One of the great things about the Desktop Bridge is that it's provided new distribution channels - the Microsoft Store, Microsoft Store for Business, and the Microsoft Store for Education for software developers that up until the introduction of the Bridge, have had to rewrite their applications for UWP or not participate in Store. On the App Consult team, we have assisted Desktop Bridge developers using the plethora of Win32 runtimes: WPF, MFC, Windows Forms, VB.Net, Adobe Air as well as more esoteric runtimes like Electron, Java, and Flash with the MDM Zinc runtime (Google it with Bing!).
Adobe Air is a popular cross-platform runtime. Like most runtime environments, the Air runtime is updated separately from the application. No doubt, you've experienced the update prompt when starting an Adobe Air application. This introduces a complication when creating a Windows Store app using the Desktop App Converter . That is, while the app update is handled by the Store, the runtime is not. One solution is to do a chained DAC conversion of the runtime and the application. See this blog post for more information on chained installer conversions.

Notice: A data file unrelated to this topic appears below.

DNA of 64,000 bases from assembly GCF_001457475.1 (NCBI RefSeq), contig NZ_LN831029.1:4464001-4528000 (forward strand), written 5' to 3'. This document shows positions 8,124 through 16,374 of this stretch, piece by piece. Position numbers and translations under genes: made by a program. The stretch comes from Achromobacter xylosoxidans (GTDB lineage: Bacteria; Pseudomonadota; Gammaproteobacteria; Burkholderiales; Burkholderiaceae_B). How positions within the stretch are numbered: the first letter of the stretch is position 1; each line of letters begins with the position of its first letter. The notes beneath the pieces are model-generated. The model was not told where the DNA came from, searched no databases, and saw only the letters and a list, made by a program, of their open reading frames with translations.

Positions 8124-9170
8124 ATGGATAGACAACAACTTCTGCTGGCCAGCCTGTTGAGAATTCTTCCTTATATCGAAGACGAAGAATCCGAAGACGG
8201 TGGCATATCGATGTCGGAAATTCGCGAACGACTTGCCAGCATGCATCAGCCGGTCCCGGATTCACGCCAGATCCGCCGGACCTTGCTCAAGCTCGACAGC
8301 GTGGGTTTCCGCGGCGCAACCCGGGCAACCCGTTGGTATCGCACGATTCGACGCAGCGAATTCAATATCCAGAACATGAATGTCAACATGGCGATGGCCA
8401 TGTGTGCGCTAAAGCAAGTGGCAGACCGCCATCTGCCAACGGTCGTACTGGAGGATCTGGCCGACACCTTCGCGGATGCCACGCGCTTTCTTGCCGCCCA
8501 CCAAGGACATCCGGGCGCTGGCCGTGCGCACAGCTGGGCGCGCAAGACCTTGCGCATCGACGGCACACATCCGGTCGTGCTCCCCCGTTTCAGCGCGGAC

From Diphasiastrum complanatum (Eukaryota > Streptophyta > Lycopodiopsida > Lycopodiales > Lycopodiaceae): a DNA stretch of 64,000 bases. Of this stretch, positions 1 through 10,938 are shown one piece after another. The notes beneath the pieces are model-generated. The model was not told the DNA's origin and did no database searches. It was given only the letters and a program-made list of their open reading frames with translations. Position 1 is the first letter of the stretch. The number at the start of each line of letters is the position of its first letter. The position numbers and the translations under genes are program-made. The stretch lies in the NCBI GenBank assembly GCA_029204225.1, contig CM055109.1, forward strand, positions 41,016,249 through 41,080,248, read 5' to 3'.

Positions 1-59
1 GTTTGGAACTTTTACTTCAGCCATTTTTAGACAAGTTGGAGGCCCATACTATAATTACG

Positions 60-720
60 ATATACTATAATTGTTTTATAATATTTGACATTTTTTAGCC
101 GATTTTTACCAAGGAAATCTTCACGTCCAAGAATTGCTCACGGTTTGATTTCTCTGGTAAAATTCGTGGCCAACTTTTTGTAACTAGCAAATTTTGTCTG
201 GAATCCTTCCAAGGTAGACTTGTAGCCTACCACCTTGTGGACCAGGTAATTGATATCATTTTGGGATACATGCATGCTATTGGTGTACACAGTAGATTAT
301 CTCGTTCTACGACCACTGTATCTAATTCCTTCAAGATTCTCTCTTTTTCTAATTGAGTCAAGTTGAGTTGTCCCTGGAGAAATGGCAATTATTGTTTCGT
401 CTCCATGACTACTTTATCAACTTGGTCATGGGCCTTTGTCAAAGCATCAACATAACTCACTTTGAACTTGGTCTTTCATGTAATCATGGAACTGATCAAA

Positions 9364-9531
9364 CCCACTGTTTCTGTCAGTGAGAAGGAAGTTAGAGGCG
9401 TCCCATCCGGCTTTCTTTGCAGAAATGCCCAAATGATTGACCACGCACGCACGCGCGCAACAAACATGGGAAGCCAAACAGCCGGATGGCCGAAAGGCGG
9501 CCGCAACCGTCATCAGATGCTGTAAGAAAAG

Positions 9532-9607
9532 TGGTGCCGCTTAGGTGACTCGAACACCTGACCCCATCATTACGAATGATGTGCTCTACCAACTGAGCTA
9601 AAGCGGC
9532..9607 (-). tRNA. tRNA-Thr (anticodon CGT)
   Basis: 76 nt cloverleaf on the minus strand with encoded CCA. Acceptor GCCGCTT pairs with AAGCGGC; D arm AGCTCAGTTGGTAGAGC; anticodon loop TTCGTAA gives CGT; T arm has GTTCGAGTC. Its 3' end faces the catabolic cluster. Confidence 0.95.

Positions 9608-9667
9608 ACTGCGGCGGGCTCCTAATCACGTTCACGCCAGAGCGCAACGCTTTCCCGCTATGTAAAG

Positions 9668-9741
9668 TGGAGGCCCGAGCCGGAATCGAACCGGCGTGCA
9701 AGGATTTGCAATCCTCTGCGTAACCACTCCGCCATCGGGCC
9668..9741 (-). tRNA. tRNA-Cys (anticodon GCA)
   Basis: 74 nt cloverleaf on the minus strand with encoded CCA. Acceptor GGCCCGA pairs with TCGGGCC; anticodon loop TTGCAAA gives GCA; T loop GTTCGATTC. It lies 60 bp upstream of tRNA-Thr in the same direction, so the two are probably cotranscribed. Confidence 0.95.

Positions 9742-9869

While a chained DAC conversion works well for some dependency scenarios, a better solution for Adobe Air apps is to package them as a captive runtime bundle . This packaging eliminates the issues with Air runtime updates since the runtime is packaged along with the app. See here for a full list of the benefits and drawbacks of this approach. After you've created the captive runtime bundle, you can do a Desktop App Converter manual conversion to package the application into an APPX file. See here for information on doing a manual DAC conversion.
Using Adobe's captive runtime bundle to package your Adobe Air apps will make your DAC conversions much easier!
More useful Desktop Bridge info here: Best Practices for Packaging and Common Issues for Desktop Bridge Apps!
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